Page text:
“So what would you do?” She said, “Or better yet, what would you tell your mother to do?”
I happen to love that question, which I think is totally fair and should be asked of doctors more often.
“I think it comes down to personality,” I said. “But luckily, knowing you and knowing my mother, in this arena you both seem to have the same personality. Go for the sentinel node biopsy,” I said, “but maybe do it with him.”
“That’s exactly what I was thinking,” she said.
And that’s the thing about bedside manner. Sometimes it’s irrelevant, sometimes it’s not.
The surgeon probably explained things to the patient in exactly the same way as he spoke to me, instead of perhaps better tailoring his message to his audience. But that’s not why I chose him. I refer to plenty of doctors just like him and some of them – notably the surgeons – are among the best in the world (including my own daughter’s cardiac surgeon, whose dour expression as walked into the waiting room after surgery almost gave Rachel and me a heart attack!).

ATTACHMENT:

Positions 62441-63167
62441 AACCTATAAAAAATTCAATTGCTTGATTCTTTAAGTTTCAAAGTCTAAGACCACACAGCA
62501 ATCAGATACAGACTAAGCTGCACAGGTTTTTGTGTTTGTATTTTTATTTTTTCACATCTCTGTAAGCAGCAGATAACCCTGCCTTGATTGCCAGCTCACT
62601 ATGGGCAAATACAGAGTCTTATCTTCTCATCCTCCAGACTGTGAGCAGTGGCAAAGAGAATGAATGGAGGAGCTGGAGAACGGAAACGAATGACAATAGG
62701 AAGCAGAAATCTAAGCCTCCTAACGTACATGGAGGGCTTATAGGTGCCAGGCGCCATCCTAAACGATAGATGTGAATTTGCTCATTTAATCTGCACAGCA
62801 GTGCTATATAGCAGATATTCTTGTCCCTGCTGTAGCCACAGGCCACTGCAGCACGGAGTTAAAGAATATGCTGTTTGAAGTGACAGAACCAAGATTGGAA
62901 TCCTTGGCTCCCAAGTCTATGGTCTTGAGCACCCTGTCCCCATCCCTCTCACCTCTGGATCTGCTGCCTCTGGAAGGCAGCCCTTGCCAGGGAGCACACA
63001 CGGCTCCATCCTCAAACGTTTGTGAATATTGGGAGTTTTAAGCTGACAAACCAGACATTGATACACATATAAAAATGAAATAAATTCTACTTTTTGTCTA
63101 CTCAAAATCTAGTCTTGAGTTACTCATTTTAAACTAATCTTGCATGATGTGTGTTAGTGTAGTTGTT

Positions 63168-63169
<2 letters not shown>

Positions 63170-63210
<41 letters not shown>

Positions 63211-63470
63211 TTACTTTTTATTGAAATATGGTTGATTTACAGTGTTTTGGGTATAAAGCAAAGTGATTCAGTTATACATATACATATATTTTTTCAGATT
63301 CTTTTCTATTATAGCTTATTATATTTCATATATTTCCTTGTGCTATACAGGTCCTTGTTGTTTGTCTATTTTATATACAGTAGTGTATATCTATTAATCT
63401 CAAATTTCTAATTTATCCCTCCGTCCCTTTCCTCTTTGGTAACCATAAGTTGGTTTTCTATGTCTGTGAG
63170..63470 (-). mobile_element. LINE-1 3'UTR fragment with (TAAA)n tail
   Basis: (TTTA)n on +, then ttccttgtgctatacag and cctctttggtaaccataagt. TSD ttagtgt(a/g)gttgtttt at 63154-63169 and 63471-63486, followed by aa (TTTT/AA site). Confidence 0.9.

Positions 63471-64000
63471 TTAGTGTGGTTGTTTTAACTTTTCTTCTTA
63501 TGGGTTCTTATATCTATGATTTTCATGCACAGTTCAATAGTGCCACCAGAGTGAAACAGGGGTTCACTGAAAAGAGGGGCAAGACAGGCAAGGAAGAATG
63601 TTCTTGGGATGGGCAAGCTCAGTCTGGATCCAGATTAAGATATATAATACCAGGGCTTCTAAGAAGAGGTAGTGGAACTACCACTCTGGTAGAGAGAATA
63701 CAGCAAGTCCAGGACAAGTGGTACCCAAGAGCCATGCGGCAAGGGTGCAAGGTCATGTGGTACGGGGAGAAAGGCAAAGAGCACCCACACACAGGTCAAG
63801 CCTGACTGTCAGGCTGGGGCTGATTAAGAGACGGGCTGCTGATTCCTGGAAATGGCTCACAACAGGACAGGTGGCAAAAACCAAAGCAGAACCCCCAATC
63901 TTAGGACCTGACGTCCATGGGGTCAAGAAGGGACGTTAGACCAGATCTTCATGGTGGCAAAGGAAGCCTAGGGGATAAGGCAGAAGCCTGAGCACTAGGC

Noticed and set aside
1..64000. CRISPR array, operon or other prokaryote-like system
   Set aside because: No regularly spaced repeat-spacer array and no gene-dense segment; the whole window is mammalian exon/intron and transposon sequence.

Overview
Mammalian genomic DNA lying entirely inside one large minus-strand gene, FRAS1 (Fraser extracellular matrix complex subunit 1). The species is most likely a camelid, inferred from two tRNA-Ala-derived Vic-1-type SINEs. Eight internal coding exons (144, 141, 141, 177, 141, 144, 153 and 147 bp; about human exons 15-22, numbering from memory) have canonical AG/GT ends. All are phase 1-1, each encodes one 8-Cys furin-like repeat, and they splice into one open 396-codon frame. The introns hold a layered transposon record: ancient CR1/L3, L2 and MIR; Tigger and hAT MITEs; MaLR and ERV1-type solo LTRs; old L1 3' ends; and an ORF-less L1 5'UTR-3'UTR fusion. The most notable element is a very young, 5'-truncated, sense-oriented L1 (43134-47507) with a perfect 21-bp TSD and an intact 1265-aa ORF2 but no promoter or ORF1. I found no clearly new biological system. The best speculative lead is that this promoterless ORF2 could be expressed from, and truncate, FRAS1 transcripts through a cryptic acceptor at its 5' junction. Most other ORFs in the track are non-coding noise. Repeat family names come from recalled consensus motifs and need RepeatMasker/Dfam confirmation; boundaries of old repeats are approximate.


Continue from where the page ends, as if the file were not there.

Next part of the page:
On the other hand, if good bedside manner includes sending a patient to the right specialist and helping them clarify their situation and their options, then it can be synonymous with quality of care.
I have had the privilege to work with and learn from a lot of Family Medicine doctors like that – most of whom will shy away from tooting their own horns. I get that. But as for tooting the horn of Family Medicine itself? With that at least I hope they would have no problem.
Because when it comes to the importance of having a primary doctor who not only knows their medicine but also knows their patients – well, at the risk of dating myself, it’s like Tom Cruise said about Porsche in the movie Risky Business: there is no substitute.
What distinguishes the latters from the formers? For one thing, they are all motivated by more than just profit. Does that mean that, in this day and age of corporate conglomerates and private equity-backed mergers, they carry with them the seeds of their own destruction?
Probably. At least in the long run. But, as John Maynard Keynes famously said, in the long run, we are all dead. In the meantime, they also carry the seeds of something else.
Jacobs wrote, “…lively, diverse, intense cities contain the seeds of their own regeneration, with energy enough to carry over for problems and needs outside themselves.” Walking around Greenpoint in the wake of Covid, it’s hard not to feel that, at least in parts of Brooklyn, the seeds of New York’s post-covid regeneration are sprouting in just the way that Jane Jacobs envisioned.